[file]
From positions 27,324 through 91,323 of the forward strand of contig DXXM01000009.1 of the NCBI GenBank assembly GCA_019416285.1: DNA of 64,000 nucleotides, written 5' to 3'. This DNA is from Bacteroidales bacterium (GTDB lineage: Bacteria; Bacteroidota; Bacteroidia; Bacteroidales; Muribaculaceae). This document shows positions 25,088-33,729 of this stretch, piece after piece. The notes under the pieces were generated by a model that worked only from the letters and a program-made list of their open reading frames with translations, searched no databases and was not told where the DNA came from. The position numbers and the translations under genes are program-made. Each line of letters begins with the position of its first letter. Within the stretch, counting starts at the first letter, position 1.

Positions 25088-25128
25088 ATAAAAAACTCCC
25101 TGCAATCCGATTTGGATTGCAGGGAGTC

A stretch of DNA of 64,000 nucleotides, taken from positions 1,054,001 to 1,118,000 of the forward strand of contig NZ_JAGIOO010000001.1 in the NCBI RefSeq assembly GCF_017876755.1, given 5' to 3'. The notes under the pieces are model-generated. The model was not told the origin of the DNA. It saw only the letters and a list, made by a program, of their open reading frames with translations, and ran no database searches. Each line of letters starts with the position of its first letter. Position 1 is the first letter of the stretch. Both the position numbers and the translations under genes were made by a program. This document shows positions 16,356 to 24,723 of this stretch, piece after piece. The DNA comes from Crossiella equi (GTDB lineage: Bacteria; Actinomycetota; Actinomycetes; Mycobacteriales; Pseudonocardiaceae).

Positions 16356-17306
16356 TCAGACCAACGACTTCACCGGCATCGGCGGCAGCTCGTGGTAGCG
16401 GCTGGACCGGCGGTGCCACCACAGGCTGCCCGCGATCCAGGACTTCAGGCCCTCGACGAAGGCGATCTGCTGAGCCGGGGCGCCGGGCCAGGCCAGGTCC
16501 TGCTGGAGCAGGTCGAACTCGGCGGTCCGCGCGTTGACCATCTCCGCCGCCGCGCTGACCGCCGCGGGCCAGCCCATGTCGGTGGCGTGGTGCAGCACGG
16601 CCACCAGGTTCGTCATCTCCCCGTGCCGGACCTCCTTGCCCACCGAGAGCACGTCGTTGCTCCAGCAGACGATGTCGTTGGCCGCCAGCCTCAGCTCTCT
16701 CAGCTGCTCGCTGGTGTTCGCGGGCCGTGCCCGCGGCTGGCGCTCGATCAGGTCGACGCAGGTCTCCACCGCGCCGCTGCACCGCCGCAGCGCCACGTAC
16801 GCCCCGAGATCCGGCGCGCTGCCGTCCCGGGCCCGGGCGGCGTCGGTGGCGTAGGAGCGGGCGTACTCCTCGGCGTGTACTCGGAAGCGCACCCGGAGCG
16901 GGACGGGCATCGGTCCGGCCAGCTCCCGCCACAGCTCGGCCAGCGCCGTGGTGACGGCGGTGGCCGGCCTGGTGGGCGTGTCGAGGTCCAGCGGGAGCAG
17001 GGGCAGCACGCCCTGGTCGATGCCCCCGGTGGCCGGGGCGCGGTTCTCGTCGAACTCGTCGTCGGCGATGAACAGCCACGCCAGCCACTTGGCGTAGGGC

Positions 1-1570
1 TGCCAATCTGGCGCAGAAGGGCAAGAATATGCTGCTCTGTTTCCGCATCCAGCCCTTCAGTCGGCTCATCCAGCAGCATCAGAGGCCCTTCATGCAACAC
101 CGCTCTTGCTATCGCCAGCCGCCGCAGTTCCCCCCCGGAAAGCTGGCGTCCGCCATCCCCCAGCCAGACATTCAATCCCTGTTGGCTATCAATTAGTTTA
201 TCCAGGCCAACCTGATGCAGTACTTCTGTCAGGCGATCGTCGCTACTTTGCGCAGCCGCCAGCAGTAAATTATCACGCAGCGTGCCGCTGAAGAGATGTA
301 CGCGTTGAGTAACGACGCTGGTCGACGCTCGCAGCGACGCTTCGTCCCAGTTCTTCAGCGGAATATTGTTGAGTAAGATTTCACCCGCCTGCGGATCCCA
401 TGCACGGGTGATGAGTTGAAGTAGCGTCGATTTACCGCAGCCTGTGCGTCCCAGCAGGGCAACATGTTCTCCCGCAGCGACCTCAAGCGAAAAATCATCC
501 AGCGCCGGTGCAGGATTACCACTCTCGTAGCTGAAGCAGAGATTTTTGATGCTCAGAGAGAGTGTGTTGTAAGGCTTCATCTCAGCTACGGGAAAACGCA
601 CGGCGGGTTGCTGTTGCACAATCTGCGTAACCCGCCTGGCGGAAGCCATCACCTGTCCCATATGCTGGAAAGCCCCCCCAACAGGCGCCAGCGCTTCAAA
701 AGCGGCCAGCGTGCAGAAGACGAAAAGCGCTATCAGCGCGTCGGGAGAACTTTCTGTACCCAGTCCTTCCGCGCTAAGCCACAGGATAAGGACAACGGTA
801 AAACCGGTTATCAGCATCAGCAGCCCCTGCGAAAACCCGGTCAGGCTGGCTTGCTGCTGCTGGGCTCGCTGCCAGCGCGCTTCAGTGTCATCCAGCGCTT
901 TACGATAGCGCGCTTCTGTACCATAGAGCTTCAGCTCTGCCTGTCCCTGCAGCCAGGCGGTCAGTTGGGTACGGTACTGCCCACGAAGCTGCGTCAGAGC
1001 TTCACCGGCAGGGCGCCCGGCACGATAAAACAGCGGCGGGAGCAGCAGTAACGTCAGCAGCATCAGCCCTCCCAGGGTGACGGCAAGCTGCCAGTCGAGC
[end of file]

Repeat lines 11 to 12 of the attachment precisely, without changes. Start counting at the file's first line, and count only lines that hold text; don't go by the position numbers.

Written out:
16701 CAGCTGCTCGCTGGTGTTCGCGGGCCGTGCCCGCGGCTGGCGCTCGATCAGGTCGACGCAGGTCTCCACCGCGCCGCTGCACCGCCGCAGCGCCACGTAC
16801 GCCCCGAGATCCGGCGCGCTGCCGTCCCGGGCCCGGGCGGCGTCGGTGGCGTAGGAGCGGGCGTACTCCTCGGCGTGTACTCGGAAGCGCACCCGGAGCG